Saturday, July 7, 2012
McHenry County Board Votes Pay Increase For Non-Union Workers
The raise, representing anywhere from a 0 to 3.5 percent individual increase based on merit scores, would cost $517,000 in next year's McHenry County budget, according to estimates. County Administrator Peter Austin told members it would keep a rough parity between salaries for the County's unionized workers and for non-union personnel but wouldn't require a tax levy increase.
Even those who supported the measure weren't very hearty in their endorsements. "There are segments of Society that have gone several years without a pay increase but a majority of people in the private sector are seeing increases," said District One Member Anna May Miller, Cary.
"When people are having a hard time keep their jobs...I really can't support a wage increase," countered District Four Member John Hammerand, Wonder Lake.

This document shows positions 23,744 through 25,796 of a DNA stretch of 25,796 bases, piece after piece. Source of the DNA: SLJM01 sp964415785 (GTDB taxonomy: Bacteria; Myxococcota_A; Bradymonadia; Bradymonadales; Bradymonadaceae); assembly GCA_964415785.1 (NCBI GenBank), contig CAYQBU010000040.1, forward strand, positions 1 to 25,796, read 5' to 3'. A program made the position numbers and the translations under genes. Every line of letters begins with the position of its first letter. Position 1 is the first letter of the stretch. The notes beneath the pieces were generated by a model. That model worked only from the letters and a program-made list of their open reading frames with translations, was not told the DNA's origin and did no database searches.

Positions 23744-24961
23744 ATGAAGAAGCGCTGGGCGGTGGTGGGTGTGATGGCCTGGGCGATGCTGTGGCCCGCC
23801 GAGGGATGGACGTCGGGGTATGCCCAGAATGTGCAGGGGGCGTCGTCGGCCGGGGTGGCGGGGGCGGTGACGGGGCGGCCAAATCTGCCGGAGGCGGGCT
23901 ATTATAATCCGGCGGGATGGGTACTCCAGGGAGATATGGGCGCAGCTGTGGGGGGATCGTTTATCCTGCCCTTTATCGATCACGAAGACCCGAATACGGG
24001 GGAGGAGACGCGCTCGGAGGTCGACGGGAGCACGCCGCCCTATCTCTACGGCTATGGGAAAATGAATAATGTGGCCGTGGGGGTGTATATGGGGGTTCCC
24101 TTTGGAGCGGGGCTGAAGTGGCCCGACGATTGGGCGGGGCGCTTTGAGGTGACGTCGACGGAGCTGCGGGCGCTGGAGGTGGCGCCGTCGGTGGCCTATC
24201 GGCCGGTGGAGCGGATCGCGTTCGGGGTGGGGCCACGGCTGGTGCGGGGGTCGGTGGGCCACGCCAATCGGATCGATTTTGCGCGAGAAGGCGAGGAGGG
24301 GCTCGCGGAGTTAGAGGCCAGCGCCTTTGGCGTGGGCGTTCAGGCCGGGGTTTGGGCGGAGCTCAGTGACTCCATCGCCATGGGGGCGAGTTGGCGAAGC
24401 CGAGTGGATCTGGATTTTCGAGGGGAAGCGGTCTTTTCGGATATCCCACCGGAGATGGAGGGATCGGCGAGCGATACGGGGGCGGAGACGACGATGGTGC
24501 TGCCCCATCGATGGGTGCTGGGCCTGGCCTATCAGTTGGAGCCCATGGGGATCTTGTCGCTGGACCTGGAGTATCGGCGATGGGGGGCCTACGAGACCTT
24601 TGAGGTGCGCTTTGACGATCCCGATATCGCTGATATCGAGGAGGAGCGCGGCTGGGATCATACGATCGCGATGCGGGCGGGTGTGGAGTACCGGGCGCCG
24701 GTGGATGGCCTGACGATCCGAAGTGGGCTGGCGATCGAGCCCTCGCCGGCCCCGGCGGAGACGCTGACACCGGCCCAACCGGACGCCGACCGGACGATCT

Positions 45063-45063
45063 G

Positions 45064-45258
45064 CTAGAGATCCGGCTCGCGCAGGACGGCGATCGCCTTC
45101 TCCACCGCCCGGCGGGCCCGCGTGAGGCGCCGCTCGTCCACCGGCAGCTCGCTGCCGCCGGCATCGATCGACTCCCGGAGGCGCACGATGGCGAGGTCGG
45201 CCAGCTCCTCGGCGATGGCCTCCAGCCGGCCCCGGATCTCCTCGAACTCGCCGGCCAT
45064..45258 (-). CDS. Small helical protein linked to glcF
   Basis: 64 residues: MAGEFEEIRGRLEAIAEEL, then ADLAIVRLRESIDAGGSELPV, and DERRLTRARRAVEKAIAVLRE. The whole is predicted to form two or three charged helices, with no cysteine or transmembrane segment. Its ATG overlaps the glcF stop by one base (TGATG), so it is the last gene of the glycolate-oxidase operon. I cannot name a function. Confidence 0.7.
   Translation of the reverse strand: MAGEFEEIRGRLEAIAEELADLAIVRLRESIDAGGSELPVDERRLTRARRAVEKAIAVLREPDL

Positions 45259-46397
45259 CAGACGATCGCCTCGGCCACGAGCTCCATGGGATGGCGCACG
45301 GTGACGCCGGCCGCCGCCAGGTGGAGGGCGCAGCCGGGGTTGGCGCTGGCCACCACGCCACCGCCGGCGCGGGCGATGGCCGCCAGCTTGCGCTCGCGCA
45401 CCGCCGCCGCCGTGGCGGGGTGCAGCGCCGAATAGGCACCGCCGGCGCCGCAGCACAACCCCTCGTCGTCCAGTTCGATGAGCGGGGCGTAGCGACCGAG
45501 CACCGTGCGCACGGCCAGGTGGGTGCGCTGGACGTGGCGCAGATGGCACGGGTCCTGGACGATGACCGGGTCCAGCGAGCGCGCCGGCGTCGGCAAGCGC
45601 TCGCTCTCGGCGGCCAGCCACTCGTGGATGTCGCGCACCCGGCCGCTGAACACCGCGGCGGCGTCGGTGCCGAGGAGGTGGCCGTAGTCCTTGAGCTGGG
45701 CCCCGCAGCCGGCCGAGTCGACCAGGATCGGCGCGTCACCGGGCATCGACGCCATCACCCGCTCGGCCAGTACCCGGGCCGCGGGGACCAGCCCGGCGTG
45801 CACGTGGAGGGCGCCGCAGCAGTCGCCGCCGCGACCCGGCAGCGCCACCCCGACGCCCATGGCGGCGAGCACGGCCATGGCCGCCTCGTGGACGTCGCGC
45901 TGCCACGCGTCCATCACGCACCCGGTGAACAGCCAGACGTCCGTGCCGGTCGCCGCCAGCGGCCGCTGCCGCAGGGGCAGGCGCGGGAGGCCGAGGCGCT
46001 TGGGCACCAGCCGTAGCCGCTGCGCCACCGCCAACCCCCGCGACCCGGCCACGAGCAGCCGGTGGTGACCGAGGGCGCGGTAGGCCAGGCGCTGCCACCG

Most of the argument was over whether the boost really wouldn't require a property tax levy boost.
When District Three Member Nick Provenzano, McHenry, pointed out there was no guarantee, Austin backed off a little. "We were trying to get this done on the front end of the budget process," he said. "We're not asking what do you want to do about capturing the allotted inflation growth," said Austin.
That was the problem, said District Three Member Kathy Bergan Schmit. "Nothing is fixed until we take a final vote on the budget. I wouldn't be for voting any way--up, down or sideways--because we don't know what the rest of the budget looks like."
Austin said if it became necessary, the Board could always undo the raise.
Finance Committee Chairman Scott Breeden, Lakewood, argued that finally it all came down to the Board's own fiscal discipline. "I've seen it before," he said. "When you have a big bag of money--'We have to figure out how to spend it all,'" said Breeden. "I'm definitely against that approach."
The merit raises, affecting around half the County's workers won't go into effect until Dec. 1.